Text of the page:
Those kinds of things work really well, obviously, the best kind of social proof is from people who have been through the course. So if you already have quite an engaged group of people, maybe you have past clients, send them through the cost first, and sell it to them first in return. Obviously, charge them for it because otherwise they won't value it and they won't take action.
But send them through it at a lower price point in return for feedback and for a testimonial, if they had a good experience.
This is why I say Launch it before you've created it, or while you are creating it because you can tell while you're launching it, you will tell whether you are getting traction or not.
You'll tell if what you are saying is starting to resonate. You'll find that out when you start launching it. However, if you are in your little program creation and you're spending all this time creating it, but you're not actually doing anything to remarket it, it's going to be a long time before you get that feedback loop.
It's going to be a long time before you start to understand whether people want it, whether the messaging resonates, whether the way you are talking about it resonates, whether the way you're teaching it is the right way to get them that transformation.
Australia is quite a small market and I think you'll realise this after a while, if you just stick with Australia, you will realise Australia is a very small market and as long as what you are teaching is applicable to anybody, no matter where they are in the world. Then yeah, go international. Think big.
So targeting, you might start by targeting just Australia. If that is where your audience is right now, then start with where you're at, but don't limit yourself to just Australia, because you are afraid of what it might mean to go international. Or you are worried about time zones. All of those other things can be overcome.
Yes, I have done this several times. Creating a week-by-week gave me that deadline to get it done. So, yes, pre-sell the course and build it as you go. That's a great way to launch. That's probably the only way I would do it these days in my business. It's just so much risk to put in all this time and energy into creating something before you know if anybody wants it.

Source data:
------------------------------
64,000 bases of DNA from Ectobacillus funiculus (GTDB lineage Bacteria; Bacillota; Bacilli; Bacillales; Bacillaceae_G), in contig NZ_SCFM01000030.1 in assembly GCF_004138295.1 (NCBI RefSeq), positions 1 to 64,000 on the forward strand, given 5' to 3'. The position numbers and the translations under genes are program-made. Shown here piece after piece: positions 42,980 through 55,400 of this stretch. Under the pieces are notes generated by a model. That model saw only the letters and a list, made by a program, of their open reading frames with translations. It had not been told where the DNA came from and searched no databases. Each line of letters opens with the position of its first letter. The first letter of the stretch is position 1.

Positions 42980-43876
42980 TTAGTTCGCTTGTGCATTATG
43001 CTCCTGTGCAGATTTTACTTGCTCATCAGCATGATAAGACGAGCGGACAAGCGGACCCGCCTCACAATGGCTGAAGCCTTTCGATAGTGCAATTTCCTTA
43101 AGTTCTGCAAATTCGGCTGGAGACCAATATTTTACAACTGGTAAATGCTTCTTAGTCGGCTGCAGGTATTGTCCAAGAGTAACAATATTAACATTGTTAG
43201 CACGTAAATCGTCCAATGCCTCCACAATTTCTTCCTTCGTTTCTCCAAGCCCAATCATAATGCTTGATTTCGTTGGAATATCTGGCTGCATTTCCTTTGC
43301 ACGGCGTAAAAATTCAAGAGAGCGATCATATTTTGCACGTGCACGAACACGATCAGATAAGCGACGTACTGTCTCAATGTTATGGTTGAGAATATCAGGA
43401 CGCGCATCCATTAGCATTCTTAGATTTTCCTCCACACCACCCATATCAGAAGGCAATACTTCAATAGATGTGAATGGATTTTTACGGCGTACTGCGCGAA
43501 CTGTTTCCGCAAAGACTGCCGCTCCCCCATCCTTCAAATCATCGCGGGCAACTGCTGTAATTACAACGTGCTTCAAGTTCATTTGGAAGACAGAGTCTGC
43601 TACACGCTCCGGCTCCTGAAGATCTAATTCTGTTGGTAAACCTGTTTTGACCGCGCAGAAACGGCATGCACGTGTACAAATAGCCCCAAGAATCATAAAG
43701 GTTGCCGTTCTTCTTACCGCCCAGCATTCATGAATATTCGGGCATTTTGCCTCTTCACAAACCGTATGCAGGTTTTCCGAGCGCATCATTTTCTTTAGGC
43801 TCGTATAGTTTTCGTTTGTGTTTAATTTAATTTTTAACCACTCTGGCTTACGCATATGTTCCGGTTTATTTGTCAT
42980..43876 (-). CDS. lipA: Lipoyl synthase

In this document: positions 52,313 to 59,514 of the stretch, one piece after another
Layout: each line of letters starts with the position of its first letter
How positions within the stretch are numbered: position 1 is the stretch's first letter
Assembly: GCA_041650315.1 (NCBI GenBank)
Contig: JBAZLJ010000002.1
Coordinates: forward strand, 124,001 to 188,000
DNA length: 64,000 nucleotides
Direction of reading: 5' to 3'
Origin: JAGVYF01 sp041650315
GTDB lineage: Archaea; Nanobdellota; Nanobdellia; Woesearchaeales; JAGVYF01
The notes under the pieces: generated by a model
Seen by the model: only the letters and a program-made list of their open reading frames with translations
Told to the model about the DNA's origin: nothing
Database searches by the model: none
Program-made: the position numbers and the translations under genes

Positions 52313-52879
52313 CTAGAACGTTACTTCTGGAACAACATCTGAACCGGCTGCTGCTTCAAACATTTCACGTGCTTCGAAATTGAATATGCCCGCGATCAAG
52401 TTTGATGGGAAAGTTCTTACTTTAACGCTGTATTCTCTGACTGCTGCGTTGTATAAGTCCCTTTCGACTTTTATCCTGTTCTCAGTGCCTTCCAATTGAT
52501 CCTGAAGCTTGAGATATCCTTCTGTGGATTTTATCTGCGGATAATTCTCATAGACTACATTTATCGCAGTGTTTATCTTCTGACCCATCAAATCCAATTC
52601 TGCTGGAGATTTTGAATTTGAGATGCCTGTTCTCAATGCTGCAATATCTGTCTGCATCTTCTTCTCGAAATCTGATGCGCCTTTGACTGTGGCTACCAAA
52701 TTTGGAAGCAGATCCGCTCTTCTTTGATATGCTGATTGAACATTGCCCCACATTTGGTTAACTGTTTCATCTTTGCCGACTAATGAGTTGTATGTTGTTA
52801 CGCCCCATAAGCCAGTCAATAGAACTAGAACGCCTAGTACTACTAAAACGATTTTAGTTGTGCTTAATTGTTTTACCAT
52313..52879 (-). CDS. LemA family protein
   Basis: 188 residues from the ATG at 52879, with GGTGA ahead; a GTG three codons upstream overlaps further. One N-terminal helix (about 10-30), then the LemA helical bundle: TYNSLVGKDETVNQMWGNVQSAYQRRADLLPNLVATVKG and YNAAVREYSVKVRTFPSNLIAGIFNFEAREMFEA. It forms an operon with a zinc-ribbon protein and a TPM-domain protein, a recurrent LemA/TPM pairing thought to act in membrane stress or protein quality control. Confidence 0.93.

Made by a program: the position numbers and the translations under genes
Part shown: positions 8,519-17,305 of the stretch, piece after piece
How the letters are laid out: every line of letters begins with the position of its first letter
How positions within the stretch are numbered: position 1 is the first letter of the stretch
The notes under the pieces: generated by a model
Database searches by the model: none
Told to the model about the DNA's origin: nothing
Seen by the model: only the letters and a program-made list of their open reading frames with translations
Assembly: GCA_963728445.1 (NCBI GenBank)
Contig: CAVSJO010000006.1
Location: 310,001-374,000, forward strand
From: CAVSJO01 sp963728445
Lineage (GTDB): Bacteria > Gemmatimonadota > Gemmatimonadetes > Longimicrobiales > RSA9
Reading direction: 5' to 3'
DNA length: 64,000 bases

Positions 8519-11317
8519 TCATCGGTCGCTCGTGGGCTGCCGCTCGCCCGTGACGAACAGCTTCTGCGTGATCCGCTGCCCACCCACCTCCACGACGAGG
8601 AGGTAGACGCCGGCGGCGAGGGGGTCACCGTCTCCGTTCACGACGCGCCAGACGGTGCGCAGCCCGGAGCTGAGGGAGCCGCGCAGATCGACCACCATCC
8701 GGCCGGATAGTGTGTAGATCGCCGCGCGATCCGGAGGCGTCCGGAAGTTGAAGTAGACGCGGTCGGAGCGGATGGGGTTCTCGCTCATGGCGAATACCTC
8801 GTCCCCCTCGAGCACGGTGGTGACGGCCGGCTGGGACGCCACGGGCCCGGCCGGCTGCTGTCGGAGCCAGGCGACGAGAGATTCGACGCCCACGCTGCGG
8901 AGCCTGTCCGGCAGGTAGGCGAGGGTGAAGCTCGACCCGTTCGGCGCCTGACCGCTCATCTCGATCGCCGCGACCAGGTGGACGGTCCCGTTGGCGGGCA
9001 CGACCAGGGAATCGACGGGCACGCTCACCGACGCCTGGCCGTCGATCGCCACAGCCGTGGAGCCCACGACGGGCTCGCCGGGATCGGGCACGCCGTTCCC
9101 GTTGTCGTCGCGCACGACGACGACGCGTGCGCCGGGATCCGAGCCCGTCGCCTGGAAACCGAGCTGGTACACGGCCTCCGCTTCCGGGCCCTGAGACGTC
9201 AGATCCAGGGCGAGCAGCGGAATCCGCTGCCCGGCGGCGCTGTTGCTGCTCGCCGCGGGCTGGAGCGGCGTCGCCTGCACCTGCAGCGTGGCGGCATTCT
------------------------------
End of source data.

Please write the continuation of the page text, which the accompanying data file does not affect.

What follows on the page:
It can be either of those and I have both in my business. So, no, it doesn't need to be a live product.
I would generally recommend 60 to 90 days, 60 days only if you are already showing up regularly for your audience already emailing them regularly, and posting content somewhere regularly. It doesn't have to be social media.
Otherwise, if you need to grow your audience a bit, if you aren't already showing up consistently sharing content consistently, then I would say 90 days for the first time that you are launching it.
If you have a group program where it's all on zoom and the recordings, you can just share the zoom link with the recordings. Great. Do that on zoom. But if you're running a course with modules and content, or if you're running a membership with recurring recordings that they need to access, use Kajabi. It makes it so simple. it's everything in one go.
Usually, clear writing is better than clever writing at any point in time. But it's about that strategy and that structure and once you have that strategy and that structure to work in writing, it becomes a lot easier, even if you're not naturally a writer, if you're not naturally good at sales.
Firstly pick a webinar hosting platform. I use Demio, I've also used Webinar Jam in the past, and I really like both of them. They're both great. You can use Zurich but it does lack a little bit of functionality like you can't see who has shown, who's registered and then showing up live or not showing up.
And the registration page isn't as nice as if you have like a little custom form that you can embed in your webinar, registration page and have people sign up through that. So pick a platform Demio and Webinar, then pick a topic. Make sure that the topics are really clear and really succinct.
Don't overload them with information. Create lots of slides to keep people engaged. The more slides the better.
So that 90-day strategy of sharing that content, that's going to get somebody to join your audience and be ready to buy when you open doors. That's probably going to be the fastest. If you really want the fastest, throw a lot of money into ads. For most of us, that's not really within the budget. That's not a feasible option. And even then, if you don't have the messaging and the strategy right, you're wasting your money.
I personally don't think you should be outsourcing much of your launch because you are the expert. You are the person who knows your audience best, you are the person who knows your content best. So you are the person who is best placed to work in your Launch.
Having said that though. There are things you can outsource. You can outsource the strategy to somebody like me. I do this in my Launch, VIP intensives, which is like a whole day of me working on any aspect of that launch strategy.
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I help online entrepreneurs (like you!) to build a profitable online business that keeps growing even when they're offline.